AtKisson: So, what’s your next book about?
Sterling: It’s a historical fantasy about the glory days of the city of Turin in the remote 1640s. I spend a lot of time in Turin and always wanted to write a regional novel about the city and its strange heritage, so this seems to be my chance.
You can revisit the halcyon days of the Viridian movement through its archived website, ViridianDesign.org. Bruce Sterling’s blog, Beyond the Beyond, is a regular feature on Wired.
This blog post was originally published as one of my “North Star” columns on GreenBiz.com.
I wrote this essay 13 years ago. One change: my daughters are a bit older now. The woodpeckers, however, have not changed a bit. First published 26 September 2005 on Worldchanging.com. Reprinted in Because We Believe in the Future: Collected Essays on Sustainability 1989-2009, by Alan AtKisson. Note: On Amazon.com, this book received a one-star review because my dear friend Bob Meadows (the reviewer) was trying to help me and he thought one star was good, and five was bad. The text of the review was quite positive. So, if you feel like helping out with some more positive reviews on Amazon, I’d be grateful. — Alan
I was taking a break from thinking about the great problems of the world. Not just pondering them at leisure: thinking about the problems of the world is, weirdly enough, part of what I have to do for a living. For most of the past few months, my thoughts had been more global than usual, as my current client was a global initiative, and the project involved evaluating its impact worldwide. Conversations with an extremely diverse range of sustainability leaders, from Greenland to New Zealand, had left my head spinning.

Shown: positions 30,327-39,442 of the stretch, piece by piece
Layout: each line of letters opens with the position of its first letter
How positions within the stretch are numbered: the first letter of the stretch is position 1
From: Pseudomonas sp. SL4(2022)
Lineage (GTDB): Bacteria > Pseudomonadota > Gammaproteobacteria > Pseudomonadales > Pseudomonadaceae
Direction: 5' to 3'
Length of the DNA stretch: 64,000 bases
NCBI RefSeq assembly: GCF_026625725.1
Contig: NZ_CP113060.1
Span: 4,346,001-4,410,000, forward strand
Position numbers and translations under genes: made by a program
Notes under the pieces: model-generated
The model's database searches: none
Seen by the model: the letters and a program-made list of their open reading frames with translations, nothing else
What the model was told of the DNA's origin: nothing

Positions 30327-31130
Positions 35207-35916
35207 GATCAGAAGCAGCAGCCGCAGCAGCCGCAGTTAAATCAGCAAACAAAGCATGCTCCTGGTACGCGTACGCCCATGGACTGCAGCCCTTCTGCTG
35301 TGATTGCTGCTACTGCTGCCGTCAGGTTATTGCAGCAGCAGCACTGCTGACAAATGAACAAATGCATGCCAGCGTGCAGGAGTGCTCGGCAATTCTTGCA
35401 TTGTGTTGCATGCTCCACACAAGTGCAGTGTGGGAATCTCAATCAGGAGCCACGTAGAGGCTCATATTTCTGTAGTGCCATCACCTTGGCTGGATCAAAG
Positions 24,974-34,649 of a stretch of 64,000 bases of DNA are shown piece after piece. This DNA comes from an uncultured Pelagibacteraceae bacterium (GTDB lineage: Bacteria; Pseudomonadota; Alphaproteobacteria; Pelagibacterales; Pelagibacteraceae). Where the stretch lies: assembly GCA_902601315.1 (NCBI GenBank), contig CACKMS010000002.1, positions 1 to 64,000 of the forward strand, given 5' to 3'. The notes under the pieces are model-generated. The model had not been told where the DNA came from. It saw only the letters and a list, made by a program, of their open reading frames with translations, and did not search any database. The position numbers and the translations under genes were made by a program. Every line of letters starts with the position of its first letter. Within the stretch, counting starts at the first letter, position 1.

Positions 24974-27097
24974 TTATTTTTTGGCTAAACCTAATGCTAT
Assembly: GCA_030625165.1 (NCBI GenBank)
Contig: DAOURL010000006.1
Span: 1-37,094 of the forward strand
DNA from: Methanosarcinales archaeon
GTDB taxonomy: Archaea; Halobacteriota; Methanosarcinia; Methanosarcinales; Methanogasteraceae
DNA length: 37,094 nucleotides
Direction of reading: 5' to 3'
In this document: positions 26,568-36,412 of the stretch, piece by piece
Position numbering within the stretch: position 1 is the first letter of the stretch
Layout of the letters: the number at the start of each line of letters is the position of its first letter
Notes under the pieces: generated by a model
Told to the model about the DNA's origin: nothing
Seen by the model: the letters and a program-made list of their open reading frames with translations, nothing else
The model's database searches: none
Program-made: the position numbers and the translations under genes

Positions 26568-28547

So I was taking a break from global thoughts, and drinking a cup of organically-grown, fair-trade coffee, with a dollop of “ecological” milk, as we call it in Sweden. I was thinking, you know, it would be nice to slow down a bit, spend more time just watching and listening to the natural world around me. I used to do a lot more of that; lately, between work and parenting, it feels as though I “never have time.”
About a minute after that particular thought flitted through my mind, on my way out of the kitchen and toward the computer, I heard a raucous uproar outside.
“Magpies,” I said out loud. They are not terribly popular birds, but I like them for their iridescent green-blue trim feathers, their inquisitive intelligence, their “tough-bird” image. Not even the crows mess with the magpies. This was a much louder chorus of magpie-screech than usual, one that kept going and stayed around. Still, it was just a bunch of magpies. There was no compelling reason to go back to the window. I had work to do.